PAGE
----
Head of Department: Mr G King: email@example.com
What is the course like?
OCR A Level Computer Science will inspire and challenge students to apply the knowledge they gain with the creative and technical skills they acquire. Here are some of the key benefits of the new Computer Science specifications:
• The new qualifications will be focused on programming and emphasise the importance of computational thinking as a discipline
• There’ll be an expanded maths focus, much of which will be embedded within the course
• The ICT content of the new specifications will be appropriate to a Computer Science qualification
• Computational thinking will be at the core of the new specifications
• The A Level will consist of three components, two of which will be externally marked question papers making up 80% of the qualification
• The other 20% will be the coursework project, which will retain its current qualities but will be more focused, with a greater emphasis on coding and programming with a simple assessment model and marking criteria
1. COMPUTER SYSTEMS
This component will be a traditionally marked and structured question paper with a mix of question types: short-answer, longer-answer, and levels of response mark scheme-type questions. It will cover the characteristics of contemporary systems architecture and other areas including the following:
• The characteristics of contemporary processors, input, output and storage devices
• Software and hardware
• Exchanging data
• Data types, data structures and algorithms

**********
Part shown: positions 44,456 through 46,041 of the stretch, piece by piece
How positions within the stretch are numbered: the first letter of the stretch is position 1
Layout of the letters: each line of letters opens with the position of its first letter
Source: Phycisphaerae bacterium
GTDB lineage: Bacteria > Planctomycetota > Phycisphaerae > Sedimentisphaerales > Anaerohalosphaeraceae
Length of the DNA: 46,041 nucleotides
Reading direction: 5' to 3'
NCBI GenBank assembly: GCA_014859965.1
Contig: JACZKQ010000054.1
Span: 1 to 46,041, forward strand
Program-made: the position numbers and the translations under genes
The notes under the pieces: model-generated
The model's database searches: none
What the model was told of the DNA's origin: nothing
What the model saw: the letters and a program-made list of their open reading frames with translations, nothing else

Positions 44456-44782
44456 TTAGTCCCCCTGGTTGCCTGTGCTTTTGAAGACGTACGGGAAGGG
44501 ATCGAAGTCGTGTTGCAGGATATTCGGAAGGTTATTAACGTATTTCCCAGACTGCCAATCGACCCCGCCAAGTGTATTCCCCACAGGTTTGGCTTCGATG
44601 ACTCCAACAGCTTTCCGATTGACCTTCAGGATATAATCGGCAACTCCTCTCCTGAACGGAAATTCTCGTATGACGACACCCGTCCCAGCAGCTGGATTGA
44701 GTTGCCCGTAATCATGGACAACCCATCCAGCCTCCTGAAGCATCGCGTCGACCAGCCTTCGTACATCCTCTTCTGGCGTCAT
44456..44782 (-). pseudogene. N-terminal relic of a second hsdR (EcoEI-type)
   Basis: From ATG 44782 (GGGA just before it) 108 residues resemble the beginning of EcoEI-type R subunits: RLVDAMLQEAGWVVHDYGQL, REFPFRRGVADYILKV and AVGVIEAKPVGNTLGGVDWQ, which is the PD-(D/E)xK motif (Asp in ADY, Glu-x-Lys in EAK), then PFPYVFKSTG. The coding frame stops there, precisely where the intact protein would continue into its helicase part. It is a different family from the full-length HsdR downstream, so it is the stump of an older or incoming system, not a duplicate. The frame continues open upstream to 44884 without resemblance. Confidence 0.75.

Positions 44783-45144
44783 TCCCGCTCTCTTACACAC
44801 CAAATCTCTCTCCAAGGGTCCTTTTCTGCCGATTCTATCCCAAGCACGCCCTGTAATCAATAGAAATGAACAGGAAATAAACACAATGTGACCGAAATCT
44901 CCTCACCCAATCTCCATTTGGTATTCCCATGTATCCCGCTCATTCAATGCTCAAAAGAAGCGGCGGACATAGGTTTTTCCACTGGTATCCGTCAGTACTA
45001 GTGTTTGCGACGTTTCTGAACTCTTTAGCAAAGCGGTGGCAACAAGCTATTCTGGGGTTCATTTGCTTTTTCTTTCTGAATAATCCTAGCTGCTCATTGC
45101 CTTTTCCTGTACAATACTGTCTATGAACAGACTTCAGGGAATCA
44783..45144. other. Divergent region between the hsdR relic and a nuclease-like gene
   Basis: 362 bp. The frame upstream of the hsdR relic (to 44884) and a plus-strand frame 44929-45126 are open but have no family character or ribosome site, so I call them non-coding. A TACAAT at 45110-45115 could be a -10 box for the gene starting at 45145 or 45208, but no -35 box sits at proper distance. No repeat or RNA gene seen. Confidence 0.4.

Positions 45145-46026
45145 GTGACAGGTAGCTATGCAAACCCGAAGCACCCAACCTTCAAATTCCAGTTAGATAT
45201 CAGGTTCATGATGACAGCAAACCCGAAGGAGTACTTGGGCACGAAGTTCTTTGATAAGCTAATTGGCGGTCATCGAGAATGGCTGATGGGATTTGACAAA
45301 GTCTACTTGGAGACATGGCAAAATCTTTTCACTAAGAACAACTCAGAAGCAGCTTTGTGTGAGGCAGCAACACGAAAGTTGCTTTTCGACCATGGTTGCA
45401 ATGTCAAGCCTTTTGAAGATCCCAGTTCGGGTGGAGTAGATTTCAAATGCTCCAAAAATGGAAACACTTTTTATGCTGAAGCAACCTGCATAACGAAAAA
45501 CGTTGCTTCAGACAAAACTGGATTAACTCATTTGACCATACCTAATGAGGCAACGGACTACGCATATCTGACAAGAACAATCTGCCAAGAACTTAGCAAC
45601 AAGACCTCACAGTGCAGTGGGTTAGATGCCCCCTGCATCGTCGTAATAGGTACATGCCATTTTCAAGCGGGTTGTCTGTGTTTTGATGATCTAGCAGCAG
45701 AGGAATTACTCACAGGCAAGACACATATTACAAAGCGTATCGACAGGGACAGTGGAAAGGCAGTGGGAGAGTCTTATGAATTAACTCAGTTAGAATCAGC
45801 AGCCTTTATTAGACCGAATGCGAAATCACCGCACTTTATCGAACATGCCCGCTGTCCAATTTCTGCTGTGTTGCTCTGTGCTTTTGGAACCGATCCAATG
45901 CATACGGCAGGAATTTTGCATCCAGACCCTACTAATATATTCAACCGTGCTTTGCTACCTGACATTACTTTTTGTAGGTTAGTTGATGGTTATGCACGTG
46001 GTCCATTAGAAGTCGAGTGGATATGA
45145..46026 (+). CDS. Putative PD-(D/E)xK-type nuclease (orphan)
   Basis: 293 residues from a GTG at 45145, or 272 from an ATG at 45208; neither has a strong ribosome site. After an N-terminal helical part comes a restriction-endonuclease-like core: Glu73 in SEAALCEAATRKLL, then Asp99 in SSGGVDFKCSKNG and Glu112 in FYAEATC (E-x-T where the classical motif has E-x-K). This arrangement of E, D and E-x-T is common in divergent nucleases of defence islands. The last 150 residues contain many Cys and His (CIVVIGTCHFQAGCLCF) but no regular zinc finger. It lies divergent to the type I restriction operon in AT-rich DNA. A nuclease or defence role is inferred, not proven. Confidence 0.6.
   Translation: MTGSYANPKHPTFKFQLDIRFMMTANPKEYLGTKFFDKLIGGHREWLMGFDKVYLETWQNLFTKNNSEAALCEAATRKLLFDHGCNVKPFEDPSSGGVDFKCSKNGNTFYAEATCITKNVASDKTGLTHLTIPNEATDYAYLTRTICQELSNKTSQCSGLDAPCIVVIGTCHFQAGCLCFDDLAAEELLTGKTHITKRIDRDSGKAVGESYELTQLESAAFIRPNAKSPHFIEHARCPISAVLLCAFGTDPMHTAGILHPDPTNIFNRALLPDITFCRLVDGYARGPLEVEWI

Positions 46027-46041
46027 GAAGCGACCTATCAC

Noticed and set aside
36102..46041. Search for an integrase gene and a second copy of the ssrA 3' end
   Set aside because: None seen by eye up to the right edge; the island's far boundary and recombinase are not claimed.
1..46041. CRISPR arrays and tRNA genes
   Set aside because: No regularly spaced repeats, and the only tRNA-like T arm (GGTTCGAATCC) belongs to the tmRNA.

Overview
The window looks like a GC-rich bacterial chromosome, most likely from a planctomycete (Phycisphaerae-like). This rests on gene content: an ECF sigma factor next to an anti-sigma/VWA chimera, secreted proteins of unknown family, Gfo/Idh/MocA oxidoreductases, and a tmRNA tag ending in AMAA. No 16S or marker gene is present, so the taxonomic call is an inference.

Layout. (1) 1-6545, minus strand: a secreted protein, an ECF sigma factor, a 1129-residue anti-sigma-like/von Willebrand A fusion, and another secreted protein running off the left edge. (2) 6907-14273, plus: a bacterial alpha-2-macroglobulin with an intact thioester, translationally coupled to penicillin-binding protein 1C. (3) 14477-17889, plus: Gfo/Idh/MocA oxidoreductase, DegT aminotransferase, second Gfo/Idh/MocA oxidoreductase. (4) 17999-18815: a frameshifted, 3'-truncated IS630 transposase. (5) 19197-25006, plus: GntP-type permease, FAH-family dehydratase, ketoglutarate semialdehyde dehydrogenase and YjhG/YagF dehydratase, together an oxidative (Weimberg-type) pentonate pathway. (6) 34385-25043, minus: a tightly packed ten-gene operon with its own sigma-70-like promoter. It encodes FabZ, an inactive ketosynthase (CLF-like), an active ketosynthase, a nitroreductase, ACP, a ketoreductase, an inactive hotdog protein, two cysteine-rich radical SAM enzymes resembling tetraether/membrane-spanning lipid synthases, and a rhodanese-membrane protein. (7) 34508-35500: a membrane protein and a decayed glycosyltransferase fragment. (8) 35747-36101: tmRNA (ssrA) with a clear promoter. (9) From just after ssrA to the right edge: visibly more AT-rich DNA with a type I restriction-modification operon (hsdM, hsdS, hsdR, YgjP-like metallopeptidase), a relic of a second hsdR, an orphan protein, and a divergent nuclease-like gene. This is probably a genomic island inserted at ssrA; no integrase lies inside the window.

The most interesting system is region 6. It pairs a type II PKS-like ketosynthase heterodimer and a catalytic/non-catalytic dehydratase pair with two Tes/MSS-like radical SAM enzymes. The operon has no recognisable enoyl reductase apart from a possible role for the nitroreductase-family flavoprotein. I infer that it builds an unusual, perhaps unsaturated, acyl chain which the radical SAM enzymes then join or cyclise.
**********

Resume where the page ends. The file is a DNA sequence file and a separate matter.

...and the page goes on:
• Legal, moral, cultural and ethical issues
2. ALGORITHMS AND PROGRAMMING
This component will be a traditionally marked and structured question paper with two sections, both of which will include a mix of question types: short-answer, longer-answer, and levels of response mark-scheme-type questions.
Traditional questions concerning computational thinking:
• Elements of computational thinking
• Programming and problem solving
• Pattern recognition, abstraction and decomposition
• Algorithm design and efficiency
• Standard algorithms
There’ll be a scenario/task contained in the paper, which could be an algorithm or a text page-based task, which will involve problem solving.
3. PROGRAMMING PROJECT
Students select their own user-driven problem of an appropriate size and complexity to solve. This will enable them to demonstrate the skills and knowledge necessary to meet the Assessment Objectives. Students will need to analyse the problem, design a solution, implement the solution and give a thorough evaluation.